Do I Need Medicare Supplement Insurance?
by Weiss Ratings | November 14, 2011
If you’re one of 48 million Medicare beneficiaries, you probably know that Medicare won’t cover many of your annual health expenses. You may also know that you can buy insurance to supplement your Medicare coverage.
While you review your coverage this year, it’s a good time to gather the information you’ll need to determine if a Medicare supplement policy is right for you. And, how much insurance coverage you can afford without breaking your piggy bank.
You’ll want to start by taking a look at …
Services that aren’t covered by Medicare
- Amounts a doctor actually charges you that are in excess of the fees set by Medicare.
- Long-term care outside of a nursing home, or care at home, unless it’s provided by a professional nurse or therapist
- Care for daily living such as walking, dressing, bathing, shopping, eating and taking medicine
- More than 100 days of Skilled Nursing Facility (SNF) care following a hospital stay
- Home services for cooking or cleaning
- Private-duty nurse
- Dental care and dentures
- Health expenses for travel outside the U.S., except in limited circumstances
- Emergency care in a foreign country
- Cosmetic surgery
- Routine foot care
- Regular eye care or eyeglasses except after cataract removal
- Hearing aids
How can I offset costs not covered by Medicare?
To cover more of the cost of services that Medicare doesn’t pay, you can buy Medicare supplement insurance. Because it helps cover some of the “gaps” in Medicare coverage, Medicare supplement insurance is often called Medigap insurance.
Am I eligible for a Medicare supplement policy?
If you are enrolled in Medicare Parts A and B and are at least 65 years old, you are eligible for a Medigap plan to cover many of the costs of medical care beyond those covered by Medicare itself.
Information about Medigap
Medigap policies pay for services that are medically necessary, and the benefit amounts are set by Medicare.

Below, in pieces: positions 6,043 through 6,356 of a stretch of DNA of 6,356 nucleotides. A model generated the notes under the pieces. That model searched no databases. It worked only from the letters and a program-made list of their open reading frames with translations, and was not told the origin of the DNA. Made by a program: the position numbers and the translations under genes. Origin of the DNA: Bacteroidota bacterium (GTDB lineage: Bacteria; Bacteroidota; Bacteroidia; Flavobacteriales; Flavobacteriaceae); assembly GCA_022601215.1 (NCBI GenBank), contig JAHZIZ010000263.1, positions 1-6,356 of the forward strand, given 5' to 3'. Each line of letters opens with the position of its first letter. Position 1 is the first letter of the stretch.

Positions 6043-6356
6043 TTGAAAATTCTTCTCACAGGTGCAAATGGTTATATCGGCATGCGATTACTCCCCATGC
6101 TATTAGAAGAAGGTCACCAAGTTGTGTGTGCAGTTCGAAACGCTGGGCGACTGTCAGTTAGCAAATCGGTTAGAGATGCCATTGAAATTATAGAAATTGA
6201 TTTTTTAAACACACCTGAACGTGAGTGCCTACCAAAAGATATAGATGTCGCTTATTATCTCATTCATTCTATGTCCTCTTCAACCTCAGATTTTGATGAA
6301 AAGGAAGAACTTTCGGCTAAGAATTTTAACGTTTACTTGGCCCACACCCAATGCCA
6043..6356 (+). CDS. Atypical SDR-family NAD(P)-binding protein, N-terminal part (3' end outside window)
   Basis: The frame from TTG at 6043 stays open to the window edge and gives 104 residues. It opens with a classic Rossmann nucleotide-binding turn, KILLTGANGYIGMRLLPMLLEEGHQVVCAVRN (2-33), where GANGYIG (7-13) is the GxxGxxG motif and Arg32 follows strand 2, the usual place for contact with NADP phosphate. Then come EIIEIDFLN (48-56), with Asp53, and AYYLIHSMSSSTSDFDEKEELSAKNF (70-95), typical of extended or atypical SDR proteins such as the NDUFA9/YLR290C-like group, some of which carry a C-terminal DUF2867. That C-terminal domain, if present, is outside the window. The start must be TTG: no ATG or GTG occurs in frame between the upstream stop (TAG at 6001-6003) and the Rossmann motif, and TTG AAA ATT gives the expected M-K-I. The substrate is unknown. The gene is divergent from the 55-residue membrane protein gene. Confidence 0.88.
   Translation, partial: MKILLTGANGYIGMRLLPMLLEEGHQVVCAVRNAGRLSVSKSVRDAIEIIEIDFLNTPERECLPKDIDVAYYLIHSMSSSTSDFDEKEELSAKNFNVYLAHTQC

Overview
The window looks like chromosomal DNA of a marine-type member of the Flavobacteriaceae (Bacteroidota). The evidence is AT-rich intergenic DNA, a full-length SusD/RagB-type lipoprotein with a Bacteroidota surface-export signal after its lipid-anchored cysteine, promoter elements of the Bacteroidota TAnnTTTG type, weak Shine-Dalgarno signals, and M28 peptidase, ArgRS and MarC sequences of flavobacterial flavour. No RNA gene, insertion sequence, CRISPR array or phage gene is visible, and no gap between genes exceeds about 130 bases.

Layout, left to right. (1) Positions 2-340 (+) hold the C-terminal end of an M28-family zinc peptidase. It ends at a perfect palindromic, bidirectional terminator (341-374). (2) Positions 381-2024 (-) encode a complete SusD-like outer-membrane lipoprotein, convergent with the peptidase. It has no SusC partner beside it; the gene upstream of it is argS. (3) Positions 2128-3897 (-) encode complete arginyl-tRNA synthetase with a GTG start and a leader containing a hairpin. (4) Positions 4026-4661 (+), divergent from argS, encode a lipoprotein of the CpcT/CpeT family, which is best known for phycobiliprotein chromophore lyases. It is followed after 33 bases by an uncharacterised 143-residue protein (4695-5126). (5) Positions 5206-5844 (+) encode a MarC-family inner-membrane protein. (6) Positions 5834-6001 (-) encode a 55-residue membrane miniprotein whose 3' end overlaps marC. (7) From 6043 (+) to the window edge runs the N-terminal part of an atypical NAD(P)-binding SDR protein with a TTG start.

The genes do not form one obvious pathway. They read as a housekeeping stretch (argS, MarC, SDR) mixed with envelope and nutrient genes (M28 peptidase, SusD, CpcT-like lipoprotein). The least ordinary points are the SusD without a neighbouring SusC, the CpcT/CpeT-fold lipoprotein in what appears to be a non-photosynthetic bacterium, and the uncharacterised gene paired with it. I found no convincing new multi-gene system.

While Medigap plan benefits are set by the federal government, some plans offer services that Medicare won’t cover. These plans are sold by private insurance companies that are licensed and regulated by the Department of Insurance in your state of residence.
Unless you select a new plan, your Medicare supplement policy will automatically renew each year. But, you’ll need to be careful if you decide to switch plans, because some health issues can prevent you from being able to buy a new policy or get a policy back after you’ve let it go.
What is Medicare Select?
This type of Medicare supplement policy has the same benefits as Medigap policies, but requires you to use doctors and hospitals in the plan’s network. When you go outside the network for hospitals or emergency care, you’ll pay more of the cost. If you leave a Select plan, the company has to offer you a Medicare supplement with similar benefits, if they have one.
Medicare Supplement Insurance Plans
There are 10 Medicare supplement insurance plans (A, B, C, D, F, G, K, L, M and N). And each plan type offers different benefits that are set by the government.
If you choose Plans F (with high deductible), K, L or M, you’ll share a greater portion of the costs through higher coinsurance and copayment rates.
Medicare Supplement Benefits
The 10 standard Medicare supplement plans (A-N) offer these basic benefits:
- Hospitalization: Medicare Part A copayments from day 61 through day 90 of a Medicare benefit period, copayments beyond day 90 up to an additional 60 days in your lifetime, and coinsurance plus coverage for 365 additional days after Medicare benefits end.
- Medical expenses: Covers your portion of the 20% Part B coinsurance for eligible expenses including doctor bills, hospital or home care, and specific payments for certain services after you’ve met the Part B deductible. For Plans K and L, you’ll have to pay a higher rate for the coinsurance payment.
- Hospice: Pays coinsurance for outpatient drugs and inpatient care. Again, if you have Plans K or L, you’ll pay higher coinsurance and copayments. And, of course you have to have a doctor’s certification.
- Blood: Covers reasonable costs for the first three pints of blood each year.
There are many additional benefits included for all plans except Plan A.
If you live in Wisconsin, Massachusetts or Minnesota, there are different types of Medigap plans sold in your state, but they are still standardized across insurers.
You can find more information about plan benefits, and you can compare actual premium prices for Medigap policies available in your area, at weissratings.com/medigap. Weiss Ratings does not sell insurance, but it does give consumers access to pricing data for more than 165 Medigap insurers. We’ve looked, and you won’t find this kind of premium-price comparison information anywhere else.
Weiss offers a personalized report for consumers to compare Medigap insurance premiums for their age, gender and zip code.